RighMark Audio Analyzer
As you can see, RMAA provided us with a “Good” rating throughout. Users who plug in to the analog outputs will hear a pretty even volume level up to about 75% before distortion sets in which isn’t uncommon with Realtek ALC892 audio processors. If you’re looking for a really rich audio experience, you should consider a discreet audio card like an ASUS Xonar or Creative Labs X-Fi.
Input/Ouput Expansion Performance
There’s very little difference in regards to expansion ports and data transfers. Both the Burrage and Pro3 are already pretty cleanly arranged motherboards which limits most implementation problems. As long as the drivers are the latest, your results should be similar.
Intel motherboards are pretty low consumers of power. In fact, the DP67BG was the one that gave us that odd cold boot issue with a 1000 and 1200 watt power supply simply because it draws so little power at startup. The PSUs just wouldn’t initialize the system because it was waiting for a higher load.
As you can see here, both boards are very comparable. They require little power in either case. If the DP67BG had another ZOTAC GTX 560 Ti graphics card in the second PCI express slot, its power consumption would easily be another 170 watts higher. Something to keep in mind if you don’t realistically need that extra slot.
Quality Control ObservationsNow that this motherboard has been put through the paces, lets discuss its overall quality. Operational functions of the motherboard were all in working order at all times. In terms of EMF, or odd sounds during operations, you could only hear ever so slight noises when the system was at its highest load. The motherboard will be silent inside your computer case.
Using the trusty laser thermometer, the PWM heat sinks around the CPU socket sat at 38 C throughout most of the testing. The PCB averaged about 45 C at its hottest point. This is pretty typical for P67 and H67 motherboards under normal use. As with overclocking any motherboard, expect temperatures to increase. Your best solution as always is to use a computer case with decent cooling.
Overall, the ASRock P67A Pro3 motherboard is a standard Sandy Bridge experience, which we know is very good. We know the P67 platforms can perform well, remain stable, and offer a bit of overclocking. When it comes down to the enthusiast looking for a quick OC, ASRock’s Extreme Tuning Utility is a very easy way to go especially if you don’t feel like messing with the new UEFI BIOS. It’s nice to see some software doing what it should without fussing around for stability.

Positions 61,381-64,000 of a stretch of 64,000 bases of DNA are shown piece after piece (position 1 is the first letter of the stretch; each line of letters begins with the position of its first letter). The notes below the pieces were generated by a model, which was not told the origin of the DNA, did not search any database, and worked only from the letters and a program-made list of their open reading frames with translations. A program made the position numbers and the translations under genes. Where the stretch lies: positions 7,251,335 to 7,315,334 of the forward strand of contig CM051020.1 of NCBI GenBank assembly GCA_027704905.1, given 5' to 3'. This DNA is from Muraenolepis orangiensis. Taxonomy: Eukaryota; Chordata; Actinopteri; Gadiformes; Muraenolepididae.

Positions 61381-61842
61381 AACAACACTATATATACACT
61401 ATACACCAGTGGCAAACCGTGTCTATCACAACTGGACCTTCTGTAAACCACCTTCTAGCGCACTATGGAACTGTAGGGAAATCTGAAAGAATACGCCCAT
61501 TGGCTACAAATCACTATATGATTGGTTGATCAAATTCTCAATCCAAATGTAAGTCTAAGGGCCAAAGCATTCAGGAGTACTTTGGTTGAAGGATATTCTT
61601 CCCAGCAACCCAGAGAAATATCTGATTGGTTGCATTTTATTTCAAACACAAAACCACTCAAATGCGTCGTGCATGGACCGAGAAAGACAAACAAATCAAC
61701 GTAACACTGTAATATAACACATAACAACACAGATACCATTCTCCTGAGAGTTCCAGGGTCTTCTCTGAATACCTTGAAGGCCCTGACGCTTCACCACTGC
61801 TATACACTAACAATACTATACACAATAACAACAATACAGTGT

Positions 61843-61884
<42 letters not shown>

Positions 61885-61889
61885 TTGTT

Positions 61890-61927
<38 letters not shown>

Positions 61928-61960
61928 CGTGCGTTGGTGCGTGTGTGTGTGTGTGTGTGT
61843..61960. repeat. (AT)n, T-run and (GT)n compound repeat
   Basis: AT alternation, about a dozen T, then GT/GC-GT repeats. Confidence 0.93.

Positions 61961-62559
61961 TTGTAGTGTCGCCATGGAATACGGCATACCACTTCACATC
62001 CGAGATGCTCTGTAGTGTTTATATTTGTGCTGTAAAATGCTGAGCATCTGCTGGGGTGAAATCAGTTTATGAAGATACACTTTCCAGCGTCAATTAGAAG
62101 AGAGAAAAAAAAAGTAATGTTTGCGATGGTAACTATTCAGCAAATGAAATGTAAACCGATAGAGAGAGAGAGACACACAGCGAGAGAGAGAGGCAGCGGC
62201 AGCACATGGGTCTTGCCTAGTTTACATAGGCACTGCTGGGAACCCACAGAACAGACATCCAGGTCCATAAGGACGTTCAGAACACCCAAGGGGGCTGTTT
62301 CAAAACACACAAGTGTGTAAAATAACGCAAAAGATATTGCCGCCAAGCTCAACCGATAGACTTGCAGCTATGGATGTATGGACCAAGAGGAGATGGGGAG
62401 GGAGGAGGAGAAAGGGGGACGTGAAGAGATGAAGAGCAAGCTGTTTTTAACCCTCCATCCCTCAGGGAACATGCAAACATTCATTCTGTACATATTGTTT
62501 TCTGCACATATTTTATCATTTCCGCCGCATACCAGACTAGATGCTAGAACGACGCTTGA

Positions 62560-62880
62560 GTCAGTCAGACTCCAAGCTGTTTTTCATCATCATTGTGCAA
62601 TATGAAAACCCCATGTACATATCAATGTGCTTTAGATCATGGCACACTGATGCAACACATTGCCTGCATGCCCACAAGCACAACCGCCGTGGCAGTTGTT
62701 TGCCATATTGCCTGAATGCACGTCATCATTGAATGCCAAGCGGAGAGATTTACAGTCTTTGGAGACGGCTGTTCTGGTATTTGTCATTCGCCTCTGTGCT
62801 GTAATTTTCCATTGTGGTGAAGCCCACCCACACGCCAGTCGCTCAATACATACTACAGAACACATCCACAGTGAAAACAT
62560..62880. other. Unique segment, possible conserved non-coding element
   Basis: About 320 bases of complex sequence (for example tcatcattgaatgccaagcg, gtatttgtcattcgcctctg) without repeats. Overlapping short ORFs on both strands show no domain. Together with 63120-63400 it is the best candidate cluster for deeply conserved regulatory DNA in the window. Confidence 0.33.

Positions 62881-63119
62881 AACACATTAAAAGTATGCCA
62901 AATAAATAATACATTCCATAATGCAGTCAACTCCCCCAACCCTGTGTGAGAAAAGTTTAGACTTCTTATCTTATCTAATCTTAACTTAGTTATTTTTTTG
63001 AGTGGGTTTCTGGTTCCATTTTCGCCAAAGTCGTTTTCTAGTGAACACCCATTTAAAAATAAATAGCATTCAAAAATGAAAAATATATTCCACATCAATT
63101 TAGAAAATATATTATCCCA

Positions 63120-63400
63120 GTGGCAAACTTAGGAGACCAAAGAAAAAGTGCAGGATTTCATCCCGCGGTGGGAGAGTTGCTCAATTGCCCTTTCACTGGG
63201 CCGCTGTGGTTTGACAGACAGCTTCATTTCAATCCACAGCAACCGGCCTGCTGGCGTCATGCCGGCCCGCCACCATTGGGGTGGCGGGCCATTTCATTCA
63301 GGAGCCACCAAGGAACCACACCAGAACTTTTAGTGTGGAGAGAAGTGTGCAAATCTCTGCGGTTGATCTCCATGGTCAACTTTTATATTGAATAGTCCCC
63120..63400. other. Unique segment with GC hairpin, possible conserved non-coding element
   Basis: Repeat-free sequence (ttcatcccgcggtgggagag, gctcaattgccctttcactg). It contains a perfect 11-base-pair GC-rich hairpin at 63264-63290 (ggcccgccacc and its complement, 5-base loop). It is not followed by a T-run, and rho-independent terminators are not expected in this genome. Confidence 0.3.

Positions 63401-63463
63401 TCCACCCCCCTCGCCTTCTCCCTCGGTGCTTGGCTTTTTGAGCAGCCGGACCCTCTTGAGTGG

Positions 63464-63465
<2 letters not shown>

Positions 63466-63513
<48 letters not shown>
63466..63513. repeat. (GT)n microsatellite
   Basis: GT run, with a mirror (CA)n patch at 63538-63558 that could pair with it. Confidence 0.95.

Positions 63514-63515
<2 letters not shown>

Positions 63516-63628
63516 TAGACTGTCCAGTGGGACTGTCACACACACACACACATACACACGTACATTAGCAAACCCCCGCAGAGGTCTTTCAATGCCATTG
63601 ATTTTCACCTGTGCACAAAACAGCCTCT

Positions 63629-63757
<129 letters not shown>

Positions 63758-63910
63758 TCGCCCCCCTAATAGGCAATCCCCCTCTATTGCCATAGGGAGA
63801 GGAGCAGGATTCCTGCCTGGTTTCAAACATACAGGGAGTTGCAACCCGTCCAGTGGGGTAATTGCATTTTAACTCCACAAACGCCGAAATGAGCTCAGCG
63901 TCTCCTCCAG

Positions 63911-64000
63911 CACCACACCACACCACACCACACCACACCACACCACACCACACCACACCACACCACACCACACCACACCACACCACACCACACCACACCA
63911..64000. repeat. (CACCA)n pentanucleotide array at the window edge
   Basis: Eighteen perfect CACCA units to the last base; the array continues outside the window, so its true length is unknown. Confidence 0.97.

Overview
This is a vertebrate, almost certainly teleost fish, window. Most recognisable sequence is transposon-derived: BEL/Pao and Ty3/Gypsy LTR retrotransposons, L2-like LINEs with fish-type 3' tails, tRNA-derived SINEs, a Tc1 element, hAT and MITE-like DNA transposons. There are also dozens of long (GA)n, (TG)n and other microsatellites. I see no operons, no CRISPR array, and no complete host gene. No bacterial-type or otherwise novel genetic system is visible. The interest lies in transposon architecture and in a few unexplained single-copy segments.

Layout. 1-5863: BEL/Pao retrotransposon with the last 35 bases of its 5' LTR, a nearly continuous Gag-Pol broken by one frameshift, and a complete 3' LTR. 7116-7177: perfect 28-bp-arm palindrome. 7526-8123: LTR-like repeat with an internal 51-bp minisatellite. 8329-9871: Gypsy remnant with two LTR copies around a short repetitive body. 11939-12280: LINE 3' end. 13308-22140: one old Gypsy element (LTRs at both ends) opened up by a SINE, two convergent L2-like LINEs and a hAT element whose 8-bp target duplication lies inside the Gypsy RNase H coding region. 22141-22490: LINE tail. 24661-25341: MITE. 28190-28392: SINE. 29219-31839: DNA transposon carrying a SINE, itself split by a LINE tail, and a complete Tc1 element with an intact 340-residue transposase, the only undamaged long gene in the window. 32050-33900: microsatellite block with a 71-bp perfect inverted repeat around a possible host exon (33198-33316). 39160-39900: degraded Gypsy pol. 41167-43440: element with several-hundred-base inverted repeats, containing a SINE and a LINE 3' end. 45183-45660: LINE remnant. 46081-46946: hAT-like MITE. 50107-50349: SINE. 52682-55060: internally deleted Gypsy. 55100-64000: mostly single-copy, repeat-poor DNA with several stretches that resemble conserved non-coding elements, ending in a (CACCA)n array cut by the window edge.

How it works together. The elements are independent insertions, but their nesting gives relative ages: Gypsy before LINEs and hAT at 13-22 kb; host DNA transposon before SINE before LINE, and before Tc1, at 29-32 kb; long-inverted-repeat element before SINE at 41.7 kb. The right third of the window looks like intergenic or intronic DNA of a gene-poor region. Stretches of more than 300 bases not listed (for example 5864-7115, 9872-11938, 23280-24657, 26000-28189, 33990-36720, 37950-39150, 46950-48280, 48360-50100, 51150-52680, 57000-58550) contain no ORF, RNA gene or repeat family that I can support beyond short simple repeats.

Performance is almost on par with just about any other P67 board we’ve tested. It’s not feature packed or sporting a whole lot of new extras, but that’s not the mission. The P67 Pro3 has the simple objective of giving consumers an extremely affordable solution, allowing the jump to Sandy Bridge to be affordable. Especially if you are still on an LGA775 based system as the ability to use your old cooler will also ave you a few bucks. Gamers will enjoy saving money to spend on more important things like a faster video card.
At a mere $139-129 US this is just about the most affordable LGA1155 P67 Sandy Bridge motherboard there is available. It definitely one “Value Added” offering.
- Tried-and-true P67 performance
- A little overclocking hidden inside
- Stable and reliable as required
- Very affordable price
- USB 3.0 and SATA 6Gbps expansion
- Reset BIOS button on back
- FDD (Floppy Disk Drive) port wasting space
- Theme may not satisfy enthusiasts
- Standard integrated audio quality
Overall Rating: 8.5/10
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